When Joshua Braica informed his family that he wanted to join the Marines after high school, his mother, Alexandrina, discouraged it. She was concerned about the risks a military life would bring.
So she urged Joshua to wait, and when he brought it up again, she asked him to pray, thinking he would conclude it wasn’t for him.
“He came back and he said, ‘I prayed and I think I have a calling. I want to honor my country,’ ” she said.
In early April, Joshua, by then a 29-year-old Marine special operator whose wife had recently given birth to the couple’s first child, died in an unexplained accident at Camp Pendleton, Calif., one of several military training fatalities that have focused attention on the dangers troops face far from the battlefield.
According to official statistics, training fatalities outnumbered combat deaths four to one in recent years as the pace of overseas counterterrorism operations has slowed. While Pentagon officials say training deaths are down overall, they acknowledge that at least 15 service members have been killed in military vehicle accidents this year, an increase from the previous year.
For Alexandrina Braica, a struggle to obtain clear information about what caused Joshua’s death has compounded her grief as she awaits an official investigation.
“I keep thinking, is anyone taking seriously what happened to my son?” Braica asked. “Did anyone say, ‘OK, we had a fatality, let’s ensure this doesn’t happen again?’ ”
Now the families of those killed are pushing the Pentagon to more closely examine the incidents and prioritize improving training standards to prevent future deaths. Lawmakers have also urged senior military leaders to investigate and petitioned a government watchdog to conduct an independent analysis.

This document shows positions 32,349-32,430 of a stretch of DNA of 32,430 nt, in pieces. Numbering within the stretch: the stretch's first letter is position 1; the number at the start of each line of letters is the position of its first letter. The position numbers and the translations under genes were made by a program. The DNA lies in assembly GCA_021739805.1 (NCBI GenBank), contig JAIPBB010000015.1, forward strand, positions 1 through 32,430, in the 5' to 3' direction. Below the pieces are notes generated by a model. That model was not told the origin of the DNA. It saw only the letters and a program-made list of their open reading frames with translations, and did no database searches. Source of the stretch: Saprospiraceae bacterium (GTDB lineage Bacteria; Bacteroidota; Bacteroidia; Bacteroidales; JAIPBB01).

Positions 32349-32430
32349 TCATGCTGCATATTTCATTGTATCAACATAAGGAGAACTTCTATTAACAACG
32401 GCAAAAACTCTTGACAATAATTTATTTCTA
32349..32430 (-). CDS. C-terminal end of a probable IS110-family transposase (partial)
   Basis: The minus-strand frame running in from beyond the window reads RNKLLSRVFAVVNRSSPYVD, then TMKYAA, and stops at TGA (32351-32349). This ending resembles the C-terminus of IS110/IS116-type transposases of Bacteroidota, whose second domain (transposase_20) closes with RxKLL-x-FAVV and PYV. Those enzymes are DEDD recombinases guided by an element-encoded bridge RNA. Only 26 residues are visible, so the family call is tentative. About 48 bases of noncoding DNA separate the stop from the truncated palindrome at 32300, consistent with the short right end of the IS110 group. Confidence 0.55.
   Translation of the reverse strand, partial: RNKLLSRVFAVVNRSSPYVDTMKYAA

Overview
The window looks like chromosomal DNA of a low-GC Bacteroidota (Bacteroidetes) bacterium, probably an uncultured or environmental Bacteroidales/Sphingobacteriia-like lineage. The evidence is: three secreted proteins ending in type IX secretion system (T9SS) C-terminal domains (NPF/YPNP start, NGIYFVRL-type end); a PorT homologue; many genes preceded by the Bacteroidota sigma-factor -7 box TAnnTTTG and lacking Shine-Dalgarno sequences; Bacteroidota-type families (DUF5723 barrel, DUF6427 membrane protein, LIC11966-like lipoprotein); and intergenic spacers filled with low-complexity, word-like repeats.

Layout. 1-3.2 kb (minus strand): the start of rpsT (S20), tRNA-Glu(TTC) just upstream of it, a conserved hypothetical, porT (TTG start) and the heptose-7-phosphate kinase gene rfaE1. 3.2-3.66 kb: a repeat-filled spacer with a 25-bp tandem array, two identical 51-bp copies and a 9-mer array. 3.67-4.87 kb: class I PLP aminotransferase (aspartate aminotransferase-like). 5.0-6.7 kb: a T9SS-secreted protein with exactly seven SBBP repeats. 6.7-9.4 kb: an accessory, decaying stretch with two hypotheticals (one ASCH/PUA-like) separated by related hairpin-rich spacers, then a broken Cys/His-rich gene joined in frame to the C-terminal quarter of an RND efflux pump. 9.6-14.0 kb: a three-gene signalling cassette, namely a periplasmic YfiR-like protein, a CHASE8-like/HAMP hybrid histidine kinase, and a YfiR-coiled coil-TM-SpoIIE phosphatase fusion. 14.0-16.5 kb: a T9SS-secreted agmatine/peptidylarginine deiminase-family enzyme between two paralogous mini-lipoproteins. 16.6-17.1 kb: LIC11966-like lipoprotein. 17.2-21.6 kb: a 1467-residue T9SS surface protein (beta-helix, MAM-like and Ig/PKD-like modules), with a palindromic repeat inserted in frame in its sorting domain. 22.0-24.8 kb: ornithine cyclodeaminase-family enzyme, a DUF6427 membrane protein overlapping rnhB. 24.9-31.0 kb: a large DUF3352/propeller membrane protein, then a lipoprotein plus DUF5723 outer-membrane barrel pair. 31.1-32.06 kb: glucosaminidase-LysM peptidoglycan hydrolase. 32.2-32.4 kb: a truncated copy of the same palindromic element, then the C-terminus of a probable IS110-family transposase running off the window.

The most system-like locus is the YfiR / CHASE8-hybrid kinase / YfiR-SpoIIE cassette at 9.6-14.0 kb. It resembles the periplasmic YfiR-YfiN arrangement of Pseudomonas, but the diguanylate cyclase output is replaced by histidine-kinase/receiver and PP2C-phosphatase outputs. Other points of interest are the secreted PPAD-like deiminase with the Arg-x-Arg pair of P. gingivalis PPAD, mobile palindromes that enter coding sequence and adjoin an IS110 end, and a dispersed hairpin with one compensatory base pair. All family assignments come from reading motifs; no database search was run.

Pentagon officials say they have put in place technical solutions intended to improve training safety, including the installation of ground collision avoidance systems they say have prevented at least seven incidents related to F-16 aircraft.
To address vehicle accidents, the Army has mandated anti-lock brakes and an electronic stability system associated with reduced rollover risk for new and recapitalized Humvees. The systems, which became mandatory for new U.S. cars in 2011, have been installed in only about 3,200 of the Army’s fleet of more than 100,000 Humvees.
For families of service members like Marine 1st Lt. H. Conor McDowell, such changes would come too late.
On the morning of May 9, McDowell, 24, was leading a group of Marines advancing light armored vehicles (LAVs) slowly across a California training range largely obscured by tall grass and weeds.
Despite the Marines’ caution, the vehicle in which McDowell was traveling suddenly tipped forward into a deep ravine. From the LAV’s turret, McDowell was able to push his gunner down to safety. But McDowell was killed instantly when the vehicle landed upside down, his father, Michael McDowell, said.
Michael McDowell believes that the Marines failed to properly survey the range before sending vehicles out that day. Families of those killed are also questioning the maintenance of the vehicles, many of which had undergone years of heavy use overseas, and whether pre-exercise training was adequate.
Six months before he was killed, McDowell wrote in his journal about an earlier LAV rollover: “This isn’t the end of the world but we got really lucky. … This is a reminder that at any moment, through careless action, even in training, Marines can die.”
Michael McDowell said the nature of his son’s death made it harder to accept his loss.
“If he had died in a firefight, I would have been proud, but I would have said that is what he signed up for,” he said. “I am still very proud of Conor, but he didn’t sign up to die in a preventable accident.”